Here are 10 things to reflect upon when they give Smokin' Joe Frazier his memorial 10-count before Manny Pacquiao faces Juan Manuel Marquez tonight.
I also want to add that Smokin' Joe Frazier was a legend to us all. I've been very favorably impressed by the coverage that Frazier has been receiving this week. I always viewed him as an underappreciated American legend who was the first person to ever be my favorite fighter, but it's great to see that his passing affected so many people throughout the sporting world.
Even Larry Merchant was impressed with the amount of respect awarded to Frazier.
But even so, a lot of the greatest things about the man are getting lost in the shuffle. Here are 10 great reasons to remember this ring legend fondly.
Often lost in the discussions of the "Fight of the Century" and the Frazier-Ali rivalry is that Frazier won the first fight by unanimous decision, and he knocked down Ali in the process of handing "The Greatest" the first defeat of his career.
For all the grandstanding and hatred that Ali had tried to build, Ali couldn't stand up to Frazier's extraordinary locomotive-style attack and his treacherous left hook. Frazier deserved to win that fight, and I'm glad he did.
During the Vietnam War, after refusing to be drafted, Muhammad Ali was out of boxing for nearly three years.
Once, when Ali was nearly bankrupt and having trouble paying a dinner bill in Philadelphia, Smokin' Joe (then the heavyweight world champion) heard news of it and invited Ali into his limousine. Joe reportedly gave Ali $1000 and Ali was very grateful in the limousine.
But as soon as Ali stepped out of the limousine, he acted like a madman to hype a future fight. He yelled obscenities at Frazier and acted like they hated each other. Ali had to be "restrained" by his supporters, and Frazier was incredibly confused by Ali's two-faced behavior after Smokin' Joe had done such a generous thing for Ali.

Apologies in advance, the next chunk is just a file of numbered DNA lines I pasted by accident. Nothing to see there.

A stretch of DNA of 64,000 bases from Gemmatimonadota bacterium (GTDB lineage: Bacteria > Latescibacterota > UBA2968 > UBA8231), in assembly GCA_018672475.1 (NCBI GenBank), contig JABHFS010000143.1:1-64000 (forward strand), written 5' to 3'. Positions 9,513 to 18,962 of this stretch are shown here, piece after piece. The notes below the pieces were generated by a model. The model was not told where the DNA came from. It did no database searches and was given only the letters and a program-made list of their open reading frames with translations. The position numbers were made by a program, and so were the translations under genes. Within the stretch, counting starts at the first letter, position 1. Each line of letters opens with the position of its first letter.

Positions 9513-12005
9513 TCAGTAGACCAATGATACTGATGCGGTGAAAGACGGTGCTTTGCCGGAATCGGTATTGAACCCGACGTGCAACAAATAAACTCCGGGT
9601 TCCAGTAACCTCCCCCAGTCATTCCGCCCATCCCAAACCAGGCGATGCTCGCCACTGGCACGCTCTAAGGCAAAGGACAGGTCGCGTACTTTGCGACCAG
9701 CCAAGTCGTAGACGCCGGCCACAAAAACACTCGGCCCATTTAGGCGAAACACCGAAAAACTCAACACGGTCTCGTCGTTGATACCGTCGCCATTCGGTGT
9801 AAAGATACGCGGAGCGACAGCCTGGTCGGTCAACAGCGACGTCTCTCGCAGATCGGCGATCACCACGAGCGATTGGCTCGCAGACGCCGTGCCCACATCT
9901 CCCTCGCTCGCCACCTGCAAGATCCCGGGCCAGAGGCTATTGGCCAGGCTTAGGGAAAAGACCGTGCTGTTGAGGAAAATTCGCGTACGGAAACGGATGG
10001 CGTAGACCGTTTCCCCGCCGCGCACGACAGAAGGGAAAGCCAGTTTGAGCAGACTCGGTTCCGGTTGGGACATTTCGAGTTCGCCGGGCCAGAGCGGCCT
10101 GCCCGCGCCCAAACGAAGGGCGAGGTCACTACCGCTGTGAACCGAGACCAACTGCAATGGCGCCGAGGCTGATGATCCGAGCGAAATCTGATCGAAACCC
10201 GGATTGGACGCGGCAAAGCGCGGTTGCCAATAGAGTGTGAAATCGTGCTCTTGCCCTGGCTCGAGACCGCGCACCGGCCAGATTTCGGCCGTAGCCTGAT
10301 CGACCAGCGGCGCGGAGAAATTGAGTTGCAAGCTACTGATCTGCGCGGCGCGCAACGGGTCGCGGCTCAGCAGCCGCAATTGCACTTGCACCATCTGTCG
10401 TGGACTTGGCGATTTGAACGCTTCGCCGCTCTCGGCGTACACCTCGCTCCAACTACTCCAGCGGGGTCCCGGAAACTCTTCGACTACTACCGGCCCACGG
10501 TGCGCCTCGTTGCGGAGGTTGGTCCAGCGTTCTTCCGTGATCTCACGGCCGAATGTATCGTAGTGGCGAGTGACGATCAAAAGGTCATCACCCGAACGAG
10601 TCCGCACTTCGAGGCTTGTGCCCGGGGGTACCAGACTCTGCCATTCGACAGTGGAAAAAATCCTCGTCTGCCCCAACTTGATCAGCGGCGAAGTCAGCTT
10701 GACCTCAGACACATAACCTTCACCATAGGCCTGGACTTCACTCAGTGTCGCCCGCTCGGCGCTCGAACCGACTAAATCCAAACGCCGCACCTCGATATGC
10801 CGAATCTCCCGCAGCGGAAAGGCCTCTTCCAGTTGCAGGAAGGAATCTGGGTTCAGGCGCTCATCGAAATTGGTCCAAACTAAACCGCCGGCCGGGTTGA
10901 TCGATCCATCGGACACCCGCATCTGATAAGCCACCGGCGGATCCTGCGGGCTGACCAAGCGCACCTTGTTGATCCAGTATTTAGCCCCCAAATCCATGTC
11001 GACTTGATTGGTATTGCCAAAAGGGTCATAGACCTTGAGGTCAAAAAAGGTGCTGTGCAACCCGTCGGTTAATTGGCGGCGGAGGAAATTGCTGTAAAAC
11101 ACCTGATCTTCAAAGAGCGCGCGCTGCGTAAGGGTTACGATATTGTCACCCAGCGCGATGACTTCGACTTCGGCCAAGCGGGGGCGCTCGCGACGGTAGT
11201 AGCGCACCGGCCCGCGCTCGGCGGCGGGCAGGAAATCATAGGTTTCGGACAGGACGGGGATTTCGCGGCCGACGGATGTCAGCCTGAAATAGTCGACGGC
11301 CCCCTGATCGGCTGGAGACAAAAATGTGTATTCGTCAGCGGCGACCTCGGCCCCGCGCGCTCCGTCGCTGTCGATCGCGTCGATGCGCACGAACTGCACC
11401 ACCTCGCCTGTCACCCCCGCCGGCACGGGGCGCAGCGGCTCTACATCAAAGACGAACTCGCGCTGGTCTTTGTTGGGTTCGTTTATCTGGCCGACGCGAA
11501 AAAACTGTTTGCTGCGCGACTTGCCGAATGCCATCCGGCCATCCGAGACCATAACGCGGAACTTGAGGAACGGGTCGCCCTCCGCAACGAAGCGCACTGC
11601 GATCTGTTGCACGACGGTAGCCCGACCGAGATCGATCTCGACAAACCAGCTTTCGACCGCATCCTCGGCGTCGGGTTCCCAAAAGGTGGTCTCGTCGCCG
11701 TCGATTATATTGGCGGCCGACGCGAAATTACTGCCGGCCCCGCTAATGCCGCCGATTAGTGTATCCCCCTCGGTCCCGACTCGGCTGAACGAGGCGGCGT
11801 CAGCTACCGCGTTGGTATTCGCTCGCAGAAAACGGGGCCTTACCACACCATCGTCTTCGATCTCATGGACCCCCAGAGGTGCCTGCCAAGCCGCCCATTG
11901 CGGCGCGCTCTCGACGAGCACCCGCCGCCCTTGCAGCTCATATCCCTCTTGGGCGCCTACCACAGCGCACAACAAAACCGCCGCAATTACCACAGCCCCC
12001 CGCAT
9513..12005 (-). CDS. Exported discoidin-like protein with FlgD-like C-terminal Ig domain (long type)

Also during that limousine ride, Frazier mentioned to Ali that he would do whatever he could to help the former champ get reinstated in professional boxing after Ali was blacklisted from the sport for his anti-war actions.
Again, one of the gracious acts of Frazier that went underappreciated, especially by the self-acclaimed "Greatest."
After their first fight, Frazier may never have needed to face Ali again, but he chose to do so, twice. The second fight (the least famous one in the series) didn't go so well for him, and the third one was the legendary Thrilla in Manilla that Frazier narrowly lost after his corner retired him prior to the 15th round.
Make no mistake about it, though, Frazier would have gotten up and fought that final round, and occasional anecdotes say that Ali was about ready to call it quits too.
And against George Foreman, Joe Frazier got up off the canvas seven times despite being clearly outclassed by "Big" George.
The man never backed down from any fight, which is what earned him so much respect from boxing observers.
Joe Frazier, Benny Briscoe, Matthew Saad Muhammad, Bernard Hopkins. These are just some of the legendary boxing names to have come out of Philadelphia in the past 50 years.
Before them there were Tommy Loughran, Joey Giardello and Lew Tendler.
But nobody epitomized Philadelphia-area boxing like Joe Frazier, and he kept a gym in the area until his death this past week. Joe Frazier, though born in Beaufort, South Carolina, was an adopted son of Philly, and some say he was even instrumental in helping establish Philadelphia as the hometown of the fictional "Rocky Balboa."
If Sylvester Stallone deserves a statue in Philly, so too does Smokin' Joe Frazier.